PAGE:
As we come down to the wire I am receiving the final edits on Emerald Storm from proofreaders. As they do, I am adding to my list of mistakes I consistently make. I do this in the hopes of learning to avoid them in the future. Sometimes this actually happens.
I was a notoriously bad speller in high school, to a point where my friends referred to the stories that I wrote back then as being written in “Sullispeak” a language each prided themselves on being the greater scholar at. I was so bad that I spelled “evil” wrong. This was baffling to my friends who maintained it took real talent to screw up a word with only four letters. (I spelled it “eivl.”) This, above all, was what convinced me at the age of eighteen that while I had written three full-length novels, I could never be an author. That is how I ended up in the fast lane to artist. As you can see, I wanted nothing to do with a career where I might make money or even find employment.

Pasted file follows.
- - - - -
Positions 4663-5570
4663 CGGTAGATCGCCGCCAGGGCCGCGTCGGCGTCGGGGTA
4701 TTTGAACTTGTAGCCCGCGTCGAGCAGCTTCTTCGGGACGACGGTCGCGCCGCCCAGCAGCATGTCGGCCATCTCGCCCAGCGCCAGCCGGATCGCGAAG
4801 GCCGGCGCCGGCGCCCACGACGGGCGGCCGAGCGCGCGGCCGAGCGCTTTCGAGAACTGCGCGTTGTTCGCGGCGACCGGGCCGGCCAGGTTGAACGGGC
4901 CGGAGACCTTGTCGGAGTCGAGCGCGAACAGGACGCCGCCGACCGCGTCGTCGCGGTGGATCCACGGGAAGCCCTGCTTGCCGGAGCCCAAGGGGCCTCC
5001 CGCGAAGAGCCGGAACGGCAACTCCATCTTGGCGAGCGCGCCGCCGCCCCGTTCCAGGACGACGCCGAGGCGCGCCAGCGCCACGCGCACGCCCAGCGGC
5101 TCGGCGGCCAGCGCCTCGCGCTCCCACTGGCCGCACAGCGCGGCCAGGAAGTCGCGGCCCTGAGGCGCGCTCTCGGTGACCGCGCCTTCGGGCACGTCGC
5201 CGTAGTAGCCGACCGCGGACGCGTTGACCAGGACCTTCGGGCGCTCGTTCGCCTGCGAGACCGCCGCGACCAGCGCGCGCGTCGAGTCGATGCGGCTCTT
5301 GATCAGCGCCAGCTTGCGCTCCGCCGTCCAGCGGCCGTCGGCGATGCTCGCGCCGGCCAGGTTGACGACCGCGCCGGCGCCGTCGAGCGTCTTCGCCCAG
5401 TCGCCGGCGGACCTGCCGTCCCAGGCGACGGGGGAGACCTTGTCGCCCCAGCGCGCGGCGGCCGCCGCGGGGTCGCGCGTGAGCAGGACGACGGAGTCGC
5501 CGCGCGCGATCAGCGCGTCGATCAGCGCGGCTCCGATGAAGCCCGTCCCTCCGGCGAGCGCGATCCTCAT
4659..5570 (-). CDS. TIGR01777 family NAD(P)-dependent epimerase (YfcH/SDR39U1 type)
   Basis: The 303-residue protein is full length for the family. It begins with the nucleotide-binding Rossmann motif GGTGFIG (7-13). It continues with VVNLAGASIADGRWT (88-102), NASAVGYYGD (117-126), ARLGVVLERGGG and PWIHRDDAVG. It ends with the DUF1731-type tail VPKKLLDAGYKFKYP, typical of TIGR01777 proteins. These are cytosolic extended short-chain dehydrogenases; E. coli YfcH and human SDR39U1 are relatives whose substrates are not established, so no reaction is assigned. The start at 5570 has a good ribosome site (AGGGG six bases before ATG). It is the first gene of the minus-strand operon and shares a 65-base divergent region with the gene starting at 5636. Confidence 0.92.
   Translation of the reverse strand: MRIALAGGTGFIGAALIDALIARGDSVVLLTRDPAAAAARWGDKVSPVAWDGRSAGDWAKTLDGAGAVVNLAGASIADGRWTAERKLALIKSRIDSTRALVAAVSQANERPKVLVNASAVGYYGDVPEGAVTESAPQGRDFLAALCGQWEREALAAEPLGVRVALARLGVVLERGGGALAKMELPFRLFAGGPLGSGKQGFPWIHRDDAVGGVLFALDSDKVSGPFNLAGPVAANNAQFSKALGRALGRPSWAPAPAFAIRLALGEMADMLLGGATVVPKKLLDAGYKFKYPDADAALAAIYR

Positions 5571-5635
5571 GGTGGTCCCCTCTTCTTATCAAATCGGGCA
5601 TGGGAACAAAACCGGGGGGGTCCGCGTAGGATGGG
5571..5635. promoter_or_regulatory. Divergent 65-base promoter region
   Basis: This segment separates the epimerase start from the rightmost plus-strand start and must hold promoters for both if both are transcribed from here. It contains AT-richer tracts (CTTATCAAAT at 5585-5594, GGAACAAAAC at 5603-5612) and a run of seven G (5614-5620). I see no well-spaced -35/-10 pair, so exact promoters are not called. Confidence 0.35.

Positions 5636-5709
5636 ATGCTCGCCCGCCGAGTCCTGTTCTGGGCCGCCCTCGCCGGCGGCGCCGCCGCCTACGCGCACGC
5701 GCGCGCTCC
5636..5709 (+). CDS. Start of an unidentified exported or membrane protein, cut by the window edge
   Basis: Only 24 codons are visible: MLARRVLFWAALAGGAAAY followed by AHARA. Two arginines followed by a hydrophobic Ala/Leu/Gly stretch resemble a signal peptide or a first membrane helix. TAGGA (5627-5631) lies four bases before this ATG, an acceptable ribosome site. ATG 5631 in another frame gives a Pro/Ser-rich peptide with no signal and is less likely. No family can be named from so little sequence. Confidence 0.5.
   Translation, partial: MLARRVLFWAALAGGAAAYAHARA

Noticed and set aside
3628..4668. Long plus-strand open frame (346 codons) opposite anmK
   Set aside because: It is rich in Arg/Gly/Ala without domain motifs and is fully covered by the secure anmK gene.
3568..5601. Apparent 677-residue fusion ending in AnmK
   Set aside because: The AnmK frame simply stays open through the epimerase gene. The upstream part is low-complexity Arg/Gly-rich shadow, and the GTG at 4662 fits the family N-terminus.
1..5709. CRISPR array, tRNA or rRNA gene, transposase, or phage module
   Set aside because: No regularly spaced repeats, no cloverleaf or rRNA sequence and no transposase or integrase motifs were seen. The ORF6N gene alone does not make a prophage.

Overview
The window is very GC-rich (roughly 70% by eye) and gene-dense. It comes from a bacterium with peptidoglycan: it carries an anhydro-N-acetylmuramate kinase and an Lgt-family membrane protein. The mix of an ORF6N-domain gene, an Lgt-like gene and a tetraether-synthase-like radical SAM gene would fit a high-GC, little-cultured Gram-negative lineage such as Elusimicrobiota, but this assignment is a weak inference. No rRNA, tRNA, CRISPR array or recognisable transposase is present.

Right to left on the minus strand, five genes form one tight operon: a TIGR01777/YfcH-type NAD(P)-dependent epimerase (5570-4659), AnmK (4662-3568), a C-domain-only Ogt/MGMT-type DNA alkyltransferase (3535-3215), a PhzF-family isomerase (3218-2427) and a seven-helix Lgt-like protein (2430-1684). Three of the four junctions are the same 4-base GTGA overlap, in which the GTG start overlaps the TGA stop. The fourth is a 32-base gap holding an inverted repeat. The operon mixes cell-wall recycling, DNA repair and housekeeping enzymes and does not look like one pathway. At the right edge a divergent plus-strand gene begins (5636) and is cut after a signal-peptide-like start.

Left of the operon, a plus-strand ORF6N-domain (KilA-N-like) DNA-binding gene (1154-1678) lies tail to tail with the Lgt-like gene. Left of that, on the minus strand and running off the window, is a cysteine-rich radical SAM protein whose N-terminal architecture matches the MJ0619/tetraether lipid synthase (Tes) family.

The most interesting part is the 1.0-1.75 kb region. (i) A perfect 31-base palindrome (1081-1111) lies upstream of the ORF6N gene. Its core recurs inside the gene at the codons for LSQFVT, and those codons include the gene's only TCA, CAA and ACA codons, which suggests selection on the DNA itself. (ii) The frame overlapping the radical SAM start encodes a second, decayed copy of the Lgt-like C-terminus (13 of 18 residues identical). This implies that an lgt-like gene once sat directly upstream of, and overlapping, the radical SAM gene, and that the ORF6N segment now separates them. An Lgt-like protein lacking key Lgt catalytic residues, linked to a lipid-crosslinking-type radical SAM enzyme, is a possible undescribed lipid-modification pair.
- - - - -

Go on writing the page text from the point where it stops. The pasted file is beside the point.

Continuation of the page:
It wasn’t until the advent of computers and spell-check that I contemplated writing again. Well, I never stopped writing, but for the first time I thought seriously about trying to publish something once I had a Sullispeak to English computer program. Back then, this was a DOS-based word processor called SAMNA. The intricacies of grammar came much later and I’m still struggling with its nuances. The good news is that, as an author, I have the Marvelesque superpower to defy grammar rules and even invent new words (like I just did with Marvelesque—impressive huh?) Still, it is better to know the rules before you break them; otherwise it’s just a mistake. Turns out spell-check is a great teacher. I can now spell evil…see.
As you might expect, as they come in, I watch for similarities in the editor’s comments. You would be surprised at how often professional editors contradict or debate each other. One editor will remove all the commas that another editor put in. As a result, I look for the commonalties, those aspects that all editors do the same. What I found was not a matter of grammar at all, and not a spelling error, not even a typo.
The one common standard I found consistent to all the proofers was their uncanny lack of any corrections in certain areas of the book. Always the same areas. It is as if there are little Bermuda Triangles in my story where editorial marks disappear. It could be that I merely succeeded in writing perfectly in these areas…but I know that’s not true because I found mistakes in the Triangles myself. No there’s a much simpler explanation.
They are the exciting parts.
I just hope my readers suffer from the same inexplicable phenomenon.